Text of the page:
Tuesday, January 19, 2010

The transition back from vacation is a practice of patience in readjustment. The evening after returning from Thailand I forced myself to leave my house and be social. I started walking in the direction of a friend’s house. The sun had just dropped below the horizon, making everything awash in an orange glow—my favorite time of day. I greeted some students and other people along the way. Even a brief walk in my town always involves many hellos and inquiries about health and work, even salaries sometimes. By now I know most people in my community, and on this particular day I had the energy to smile and greet everyone I passed (not all days are like this).

As I approached my friend’s house, my student and her family shouted the usual “come drink tea with us.” They have extended this invitation about every time I walk by their house, and this time I decided to accept. Not all “come drink tea” invitations are in actuality an invitation. It acts as an addendum to “hello, how are you?” At first I felt obligated to go drink tea, but that would turn out to be a cup of tea at each house along the road I was walking. My Turkmen friend told me that it is acceptable to reply with, “Inshallah, when I have more time.” This time I felt like I knew the family well enough to have an enjoyable cup of tea, and I was feeling extra gregarious, just having returned from 10 days relaxing in Thailand. I should have known that tea was not just going to be tea. I walked into their living room where a huge tablecloth was laid out with sitting mats all around. They were celebrating the completion of their renovation, and were having some friends over, now including me. I sat with the two sons and watched a DVD of Bollywood actors’ children singing their parents famous songs. The two boys had already memorized the words and were singing along. I had to smile at this. I ate the soup, wondering how my body would handle the oily food again, and managed to remember my Turkmen enough to pull off a decent toast. I ducked out early to go to my friend’s house, my original mission. My student’s mother rushed to the kitchen and came out with a plastic bag with two breads, an apple and candy for me. In the end my friend wasn’t home, but the whole evening had been even better than expected.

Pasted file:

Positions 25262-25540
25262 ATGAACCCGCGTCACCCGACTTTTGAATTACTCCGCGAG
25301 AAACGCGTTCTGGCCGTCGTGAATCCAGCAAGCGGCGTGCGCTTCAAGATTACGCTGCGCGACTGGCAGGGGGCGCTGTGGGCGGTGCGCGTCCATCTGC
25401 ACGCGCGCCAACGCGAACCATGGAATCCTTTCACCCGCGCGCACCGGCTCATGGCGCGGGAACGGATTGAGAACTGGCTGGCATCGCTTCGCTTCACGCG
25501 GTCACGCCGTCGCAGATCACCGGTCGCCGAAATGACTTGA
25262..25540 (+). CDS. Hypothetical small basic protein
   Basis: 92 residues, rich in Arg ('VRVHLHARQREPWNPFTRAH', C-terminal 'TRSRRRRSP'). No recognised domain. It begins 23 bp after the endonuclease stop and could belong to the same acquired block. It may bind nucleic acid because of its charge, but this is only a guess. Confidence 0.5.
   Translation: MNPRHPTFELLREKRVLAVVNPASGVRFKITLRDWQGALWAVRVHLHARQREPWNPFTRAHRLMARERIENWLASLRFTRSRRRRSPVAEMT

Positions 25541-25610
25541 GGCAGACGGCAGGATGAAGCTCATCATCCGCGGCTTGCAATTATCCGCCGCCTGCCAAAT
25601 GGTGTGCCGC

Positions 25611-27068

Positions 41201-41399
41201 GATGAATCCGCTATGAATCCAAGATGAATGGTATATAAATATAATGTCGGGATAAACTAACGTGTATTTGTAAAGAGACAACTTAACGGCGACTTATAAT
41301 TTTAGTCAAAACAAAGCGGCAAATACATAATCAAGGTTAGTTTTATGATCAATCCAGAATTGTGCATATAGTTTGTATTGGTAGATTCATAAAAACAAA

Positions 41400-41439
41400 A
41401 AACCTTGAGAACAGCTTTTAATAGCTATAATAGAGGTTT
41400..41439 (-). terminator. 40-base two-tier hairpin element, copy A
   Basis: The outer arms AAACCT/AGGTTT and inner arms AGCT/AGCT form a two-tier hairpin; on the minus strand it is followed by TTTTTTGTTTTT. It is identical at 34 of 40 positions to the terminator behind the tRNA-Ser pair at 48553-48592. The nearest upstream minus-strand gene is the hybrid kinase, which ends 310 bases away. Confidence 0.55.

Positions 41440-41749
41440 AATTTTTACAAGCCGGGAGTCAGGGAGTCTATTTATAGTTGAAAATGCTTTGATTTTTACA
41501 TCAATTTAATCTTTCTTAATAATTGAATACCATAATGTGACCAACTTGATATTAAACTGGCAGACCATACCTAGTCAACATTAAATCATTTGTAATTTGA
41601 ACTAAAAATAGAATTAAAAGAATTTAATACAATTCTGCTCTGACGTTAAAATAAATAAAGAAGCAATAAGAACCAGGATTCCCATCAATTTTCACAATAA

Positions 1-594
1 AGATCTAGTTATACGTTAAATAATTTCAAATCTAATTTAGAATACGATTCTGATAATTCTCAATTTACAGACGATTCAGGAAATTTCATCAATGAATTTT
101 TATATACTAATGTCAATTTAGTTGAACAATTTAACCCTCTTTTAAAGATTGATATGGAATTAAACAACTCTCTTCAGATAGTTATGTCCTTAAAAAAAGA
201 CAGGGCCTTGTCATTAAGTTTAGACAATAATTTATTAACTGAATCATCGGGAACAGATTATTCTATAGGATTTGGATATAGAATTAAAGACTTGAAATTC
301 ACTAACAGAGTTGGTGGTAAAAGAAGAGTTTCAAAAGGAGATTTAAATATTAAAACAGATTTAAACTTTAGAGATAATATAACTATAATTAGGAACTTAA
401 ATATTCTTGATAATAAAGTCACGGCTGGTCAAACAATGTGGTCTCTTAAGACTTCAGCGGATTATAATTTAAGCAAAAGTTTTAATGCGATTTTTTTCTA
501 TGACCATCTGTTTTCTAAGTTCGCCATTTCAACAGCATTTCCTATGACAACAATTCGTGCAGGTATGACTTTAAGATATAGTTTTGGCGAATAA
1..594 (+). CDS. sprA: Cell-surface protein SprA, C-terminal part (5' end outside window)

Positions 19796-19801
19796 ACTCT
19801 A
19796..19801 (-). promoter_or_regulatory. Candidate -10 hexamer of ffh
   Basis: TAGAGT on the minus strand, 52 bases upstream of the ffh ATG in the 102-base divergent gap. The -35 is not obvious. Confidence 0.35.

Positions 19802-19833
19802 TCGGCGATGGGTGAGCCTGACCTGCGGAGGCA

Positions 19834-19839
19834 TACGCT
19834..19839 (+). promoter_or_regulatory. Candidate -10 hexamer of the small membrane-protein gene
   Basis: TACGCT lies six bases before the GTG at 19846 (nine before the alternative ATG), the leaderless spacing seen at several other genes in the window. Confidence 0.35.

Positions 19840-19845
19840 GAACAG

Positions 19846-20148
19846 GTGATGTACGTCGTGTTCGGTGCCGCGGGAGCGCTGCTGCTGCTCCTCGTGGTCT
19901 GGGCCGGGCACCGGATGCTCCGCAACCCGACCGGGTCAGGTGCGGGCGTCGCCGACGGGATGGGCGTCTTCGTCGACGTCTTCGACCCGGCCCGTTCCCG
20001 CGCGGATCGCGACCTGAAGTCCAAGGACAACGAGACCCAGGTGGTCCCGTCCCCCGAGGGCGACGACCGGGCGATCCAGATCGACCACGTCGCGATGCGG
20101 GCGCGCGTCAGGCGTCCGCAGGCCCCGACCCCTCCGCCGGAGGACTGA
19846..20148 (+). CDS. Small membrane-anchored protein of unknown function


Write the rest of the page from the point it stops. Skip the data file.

The constant attention that I get here, whether it’s positive or negative, is one of the hardest things for me to deal with. I can never blend in here, and people will always be curious about me. Sometimes I want to only look at the ground so that I don’t see people’s stares. Sometimes I want to be invisible so that people will stop whispering about me the moment I come into sight. I have less than a year here, if that, and I don’t want people to remember me for my coldness, I want people to remember me for my friendship and effort that I made to integrate into my community. As I was leaving, my student’s mother said that they are now renovating the other two rooms, and that one room can be my room. I told her that I already have a host-family, but that I will come back to visit soon. And I really did mean it when I said, “we will drink tea together again soon.”

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